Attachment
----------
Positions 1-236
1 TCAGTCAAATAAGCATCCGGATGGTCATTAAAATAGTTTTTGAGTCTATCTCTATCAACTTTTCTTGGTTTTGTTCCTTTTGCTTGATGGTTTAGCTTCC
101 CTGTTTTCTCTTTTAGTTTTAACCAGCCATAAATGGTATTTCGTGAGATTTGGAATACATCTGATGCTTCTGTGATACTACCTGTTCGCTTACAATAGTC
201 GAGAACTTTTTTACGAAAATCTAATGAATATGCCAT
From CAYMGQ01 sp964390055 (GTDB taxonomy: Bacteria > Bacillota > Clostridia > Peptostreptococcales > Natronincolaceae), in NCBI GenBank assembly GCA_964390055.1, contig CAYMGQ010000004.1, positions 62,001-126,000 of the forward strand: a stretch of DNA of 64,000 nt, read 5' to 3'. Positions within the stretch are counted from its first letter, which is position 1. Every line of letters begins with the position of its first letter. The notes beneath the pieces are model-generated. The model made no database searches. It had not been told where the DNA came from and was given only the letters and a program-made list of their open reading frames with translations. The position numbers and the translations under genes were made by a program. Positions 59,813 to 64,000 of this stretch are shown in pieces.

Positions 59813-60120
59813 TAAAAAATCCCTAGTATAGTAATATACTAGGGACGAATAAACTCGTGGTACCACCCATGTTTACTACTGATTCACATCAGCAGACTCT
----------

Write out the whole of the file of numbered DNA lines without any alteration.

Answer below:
Positions 1-236
1 TCAGTCAAATAAGCATCCGGATGGTCATTAAAATAGTTTTTGAGTCTATCTCTATCAACTTTTCTTGGTTTTGTTCCTTTTGCTTGATGGTTTAGCTTCC
101 CTGTTTTCTCTTTTAGTTTTAACCAGCCATAAATGGTATTTCGTGAGATTTGGAATACATCTGATGCTTCTGTGATACTACCTGTTCGCTTACAATAGTC
201 GAGAACTTTTTTACGAAAATCTAATGAATATGCCAT
From CAYMGQ01 sp964390055 (GTDB taxonomy: Bacteria > Bacillota > Clostridia > Peptostreptococcales > Natronincolaceae), in NCBI GenBank assembly GCA_964390055.1, contig CAYMGQ010000004.1, positions 62,001-126,000 of the forward strand: a stretch of DNA of 64,000 nt, read 5' to 3'. Positions within the stretch are counted from its first letter, which is position 1. Every line of letters begins with the position of its first letter. The notes beneath the pieces are model-generated. The model made no database searches. It had not been told where the DNA came from and was given only the letters and a program-made list of their open reading frames with translations. The position numbers and the translations under genes were made by a program. Positions 59,813 to 64,000 of this stretch are shown in pieces.

Positions 59813-60120
59813 TAAAAAATCCCTAGTATAGTAATATACTAGGGACGAATAAACTCGTGGTACCACCCATGTTTACTACTGATTCACATCAGCAGACTCT